|Electric Town Exit of Akihabara Station, August 2011|
(See other stations in Tokyo)
|Neighborhood etc.||1 Soto-Kanda (JR Station)
Kanda-Sakuma-chō (Tokyo Metro)
Kanda-Hanaoka-chō (Tsukuba Express)
Metropolitan Intercity Railway Company
|Small bus terminal at this station|
The above-ground section of the station is cross-shaped, with the Chūō-Sōbu Line tracks running from east to west, and the Yamanote and Keihin-Tōhoku Line (and Tōhoku Shinkansen, which does not stop at Akihabara) from north to south.
There are two island platforms serving four tracks for the Yamanote Line and the Keihin-Tohoku Line on the 2nd level, and two side platforms serving two tracks for the Sobu Line Local service on the 4th level.
|1||■Keihin-Tohoku Line||northbound for Ueno, Tabata and Ōmiya|
|2||■Yamanote Line||inner track for Ueno, Tabata and Ikebukuro|
|3||■Yamanote Line||outer track for Tokyo, Shinagawa and Shibuya|
|4||■Keihin-Tohoku Line||southbound for Tokyo, Shinagawa and Yokohama|
|5||■Chūō-Sōbu Line||westbound for Ochanomizu, Shinjuku, Nakano and Mitaka|
|6||■Chūō-Sōbu Line||eastbound for Kinshichō, Funabashi and Chiba|
There are two underground side platforms serving two tracks.
|1||○Hibiya Line||for Ginza, Kasumigaseki, and Naka-Meguro|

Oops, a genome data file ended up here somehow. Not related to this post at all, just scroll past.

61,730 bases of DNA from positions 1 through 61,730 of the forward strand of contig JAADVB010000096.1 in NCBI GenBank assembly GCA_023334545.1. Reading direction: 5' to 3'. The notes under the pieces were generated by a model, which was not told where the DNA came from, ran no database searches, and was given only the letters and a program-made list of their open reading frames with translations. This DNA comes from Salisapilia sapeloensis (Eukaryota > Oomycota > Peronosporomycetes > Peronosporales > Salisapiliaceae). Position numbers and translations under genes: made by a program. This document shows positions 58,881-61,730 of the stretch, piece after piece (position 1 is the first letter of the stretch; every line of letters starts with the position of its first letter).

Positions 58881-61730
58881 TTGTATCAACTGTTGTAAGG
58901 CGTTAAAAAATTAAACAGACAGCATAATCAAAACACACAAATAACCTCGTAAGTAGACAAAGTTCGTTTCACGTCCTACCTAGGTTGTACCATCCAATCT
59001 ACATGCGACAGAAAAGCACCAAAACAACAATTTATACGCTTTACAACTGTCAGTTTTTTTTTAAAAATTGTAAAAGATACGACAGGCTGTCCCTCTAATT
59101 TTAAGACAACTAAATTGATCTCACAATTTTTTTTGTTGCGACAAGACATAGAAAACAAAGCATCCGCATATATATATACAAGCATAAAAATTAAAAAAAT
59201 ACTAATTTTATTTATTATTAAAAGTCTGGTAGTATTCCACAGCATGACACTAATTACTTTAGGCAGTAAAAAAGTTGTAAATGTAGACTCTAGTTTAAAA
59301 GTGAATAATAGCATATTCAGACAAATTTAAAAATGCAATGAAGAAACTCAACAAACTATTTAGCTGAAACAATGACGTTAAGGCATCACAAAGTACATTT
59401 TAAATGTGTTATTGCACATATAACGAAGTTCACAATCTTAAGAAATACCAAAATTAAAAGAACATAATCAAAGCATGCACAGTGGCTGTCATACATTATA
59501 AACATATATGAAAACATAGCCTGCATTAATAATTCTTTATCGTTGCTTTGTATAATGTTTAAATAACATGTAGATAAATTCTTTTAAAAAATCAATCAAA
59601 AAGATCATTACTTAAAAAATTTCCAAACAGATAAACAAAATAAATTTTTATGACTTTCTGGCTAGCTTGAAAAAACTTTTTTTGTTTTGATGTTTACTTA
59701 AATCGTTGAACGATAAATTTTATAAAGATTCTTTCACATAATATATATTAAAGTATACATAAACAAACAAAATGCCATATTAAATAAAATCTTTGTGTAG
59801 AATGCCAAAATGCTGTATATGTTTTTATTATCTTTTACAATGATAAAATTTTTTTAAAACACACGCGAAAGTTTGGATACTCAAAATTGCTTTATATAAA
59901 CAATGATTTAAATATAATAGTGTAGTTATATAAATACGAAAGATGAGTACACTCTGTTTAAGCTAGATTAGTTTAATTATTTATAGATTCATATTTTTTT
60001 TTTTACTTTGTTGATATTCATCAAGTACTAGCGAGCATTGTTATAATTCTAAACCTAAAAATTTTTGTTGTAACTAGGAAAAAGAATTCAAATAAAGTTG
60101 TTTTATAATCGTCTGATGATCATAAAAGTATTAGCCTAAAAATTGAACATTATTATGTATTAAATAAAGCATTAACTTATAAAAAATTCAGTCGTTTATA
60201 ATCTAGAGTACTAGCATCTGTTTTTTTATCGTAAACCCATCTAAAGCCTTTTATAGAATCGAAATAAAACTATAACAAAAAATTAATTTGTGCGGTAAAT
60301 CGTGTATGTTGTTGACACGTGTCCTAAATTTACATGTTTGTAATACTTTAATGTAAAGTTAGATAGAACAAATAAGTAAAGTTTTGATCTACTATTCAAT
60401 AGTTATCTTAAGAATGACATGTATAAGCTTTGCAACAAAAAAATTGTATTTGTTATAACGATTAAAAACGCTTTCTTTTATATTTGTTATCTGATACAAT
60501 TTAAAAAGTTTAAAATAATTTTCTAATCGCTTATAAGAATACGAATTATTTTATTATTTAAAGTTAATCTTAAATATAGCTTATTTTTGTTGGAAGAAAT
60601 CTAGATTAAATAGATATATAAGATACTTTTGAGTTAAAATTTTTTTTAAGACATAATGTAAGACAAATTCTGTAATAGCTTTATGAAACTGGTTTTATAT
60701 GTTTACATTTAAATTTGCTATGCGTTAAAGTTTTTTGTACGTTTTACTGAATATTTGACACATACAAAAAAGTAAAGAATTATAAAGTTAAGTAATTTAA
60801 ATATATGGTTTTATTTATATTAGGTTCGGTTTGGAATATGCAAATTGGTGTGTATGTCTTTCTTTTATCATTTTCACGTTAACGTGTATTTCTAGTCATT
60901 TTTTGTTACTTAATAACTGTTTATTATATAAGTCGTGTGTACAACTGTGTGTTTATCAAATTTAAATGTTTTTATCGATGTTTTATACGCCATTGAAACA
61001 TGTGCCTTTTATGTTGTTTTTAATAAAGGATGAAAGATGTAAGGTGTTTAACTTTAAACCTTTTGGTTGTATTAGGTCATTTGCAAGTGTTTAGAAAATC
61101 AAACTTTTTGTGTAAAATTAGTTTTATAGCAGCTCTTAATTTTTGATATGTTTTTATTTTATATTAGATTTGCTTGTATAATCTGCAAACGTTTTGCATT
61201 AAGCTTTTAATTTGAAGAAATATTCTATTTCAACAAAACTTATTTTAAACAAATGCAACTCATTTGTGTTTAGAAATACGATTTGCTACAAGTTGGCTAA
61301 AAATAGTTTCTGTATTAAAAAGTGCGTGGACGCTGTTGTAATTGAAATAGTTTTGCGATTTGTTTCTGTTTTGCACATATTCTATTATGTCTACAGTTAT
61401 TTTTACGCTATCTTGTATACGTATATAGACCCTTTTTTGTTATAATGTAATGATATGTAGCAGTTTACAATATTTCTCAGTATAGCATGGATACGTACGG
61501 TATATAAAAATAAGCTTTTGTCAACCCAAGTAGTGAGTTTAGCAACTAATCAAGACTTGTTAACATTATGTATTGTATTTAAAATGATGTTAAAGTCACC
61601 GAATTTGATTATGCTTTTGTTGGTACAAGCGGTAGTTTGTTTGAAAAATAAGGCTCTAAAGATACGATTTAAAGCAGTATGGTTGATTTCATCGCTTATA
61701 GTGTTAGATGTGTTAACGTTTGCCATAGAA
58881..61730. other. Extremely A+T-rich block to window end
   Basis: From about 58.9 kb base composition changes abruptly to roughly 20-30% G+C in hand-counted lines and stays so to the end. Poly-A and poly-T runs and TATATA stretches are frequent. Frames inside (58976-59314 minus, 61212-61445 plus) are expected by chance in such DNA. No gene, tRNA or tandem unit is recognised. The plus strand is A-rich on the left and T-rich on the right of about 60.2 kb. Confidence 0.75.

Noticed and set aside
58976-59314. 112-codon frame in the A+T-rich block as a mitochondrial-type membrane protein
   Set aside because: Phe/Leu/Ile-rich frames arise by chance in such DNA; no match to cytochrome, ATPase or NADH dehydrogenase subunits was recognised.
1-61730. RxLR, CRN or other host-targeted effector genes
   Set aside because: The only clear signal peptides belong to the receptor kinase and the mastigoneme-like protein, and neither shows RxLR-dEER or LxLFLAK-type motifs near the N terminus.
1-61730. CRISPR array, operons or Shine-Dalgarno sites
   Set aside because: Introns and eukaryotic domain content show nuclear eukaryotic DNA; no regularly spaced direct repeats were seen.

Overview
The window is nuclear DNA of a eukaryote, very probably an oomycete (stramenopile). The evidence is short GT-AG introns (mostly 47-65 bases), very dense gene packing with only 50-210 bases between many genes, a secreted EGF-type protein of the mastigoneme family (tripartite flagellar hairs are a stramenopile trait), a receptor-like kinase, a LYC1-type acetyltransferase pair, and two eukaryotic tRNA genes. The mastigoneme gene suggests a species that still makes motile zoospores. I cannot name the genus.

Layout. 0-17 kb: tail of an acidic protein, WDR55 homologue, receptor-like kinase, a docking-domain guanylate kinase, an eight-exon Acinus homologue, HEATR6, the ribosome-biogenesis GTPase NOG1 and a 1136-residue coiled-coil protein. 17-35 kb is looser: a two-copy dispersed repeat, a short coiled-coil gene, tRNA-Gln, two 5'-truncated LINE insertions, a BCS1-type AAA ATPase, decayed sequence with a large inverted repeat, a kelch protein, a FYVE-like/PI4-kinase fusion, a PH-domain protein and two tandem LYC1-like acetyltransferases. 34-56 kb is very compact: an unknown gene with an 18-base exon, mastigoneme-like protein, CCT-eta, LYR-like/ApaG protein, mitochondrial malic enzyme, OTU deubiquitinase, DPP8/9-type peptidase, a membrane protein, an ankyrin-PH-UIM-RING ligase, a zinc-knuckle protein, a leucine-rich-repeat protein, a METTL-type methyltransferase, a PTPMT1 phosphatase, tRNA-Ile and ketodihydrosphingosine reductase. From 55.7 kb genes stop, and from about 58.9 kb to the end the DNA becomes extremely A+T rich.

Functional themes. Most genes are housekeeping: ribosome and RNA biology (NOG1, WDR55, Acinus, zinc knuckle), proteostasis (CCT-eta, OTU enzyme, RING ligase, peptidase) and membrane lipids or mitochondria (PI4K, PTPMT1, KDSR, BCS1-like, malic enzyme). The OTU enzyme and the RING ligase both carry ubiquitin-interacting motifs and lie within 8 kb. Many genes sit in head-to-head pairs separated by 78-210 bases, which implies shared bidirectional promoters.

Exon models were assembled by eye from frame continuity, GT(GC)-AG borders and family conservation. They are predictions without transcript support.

|2||○Hibiya Line||for Ueno, Kita-Senju, Kuki and Minami-Kurihashi (via Tobu Skytree Line)|
There is an underground island platform serving two tracks.
|1, 2||■Tsukuba Express||for Minami-Nagareyama, Moriya and Tsukuba|
|Hibiya Line (H-15)|
|Kodenmachō (H-14)||-||Naka-Okachimachi (H-16)|
|Tsukuba Express (01)|
|Terminus||Commuter Rapid||Shin-Okachimachi (02)|
|Terminus||Semi Rapid||Shin-Okachimachi (02)|
Akihabara Station was opened in November 1890 as a freight terminal linked to Ueno Station station via tracks following the course of the modern day Yamanote Line.
It was opened to passenger traffic in 1925 following the construction of the section of track linking Ueno with Shinbashi via Tokyo Station and the completion of the Yamanote Line. The upper level platforms were added in 1932 with the opening of an extension to the Sōbu Line from its old terminal at Ryōgoku to Ochanomizu, making Akihabara an important transfer station for passengers from the east of Tokyo and Chiba Prefecture.
The huge growth in commuter traffic following the Second World War caused considerable congestion and was only relieved with the construction of the Sōbu line tunnel linking Kinshichō with Tokyo, bypassing Akihabara.
On August 24, 2005, the underground terminus of the new Tsukuba Express Line opened at Akihabara. The entire station complex, including the JR station, was also refurbished and enlarged in preparation for the opening of the Tsukuba Express.
The main attraction is the Akihabara electronics retail district to the north and west of the station.
|Wikimedia Commons has media related to Akihabara Station.|
- Akihabara Station information (JR East) (Japanese)
- Akihabara Station information (Tokyo Metro) (Japanese)
- Akihabara Station information (Tsukuba Express) (Japanese)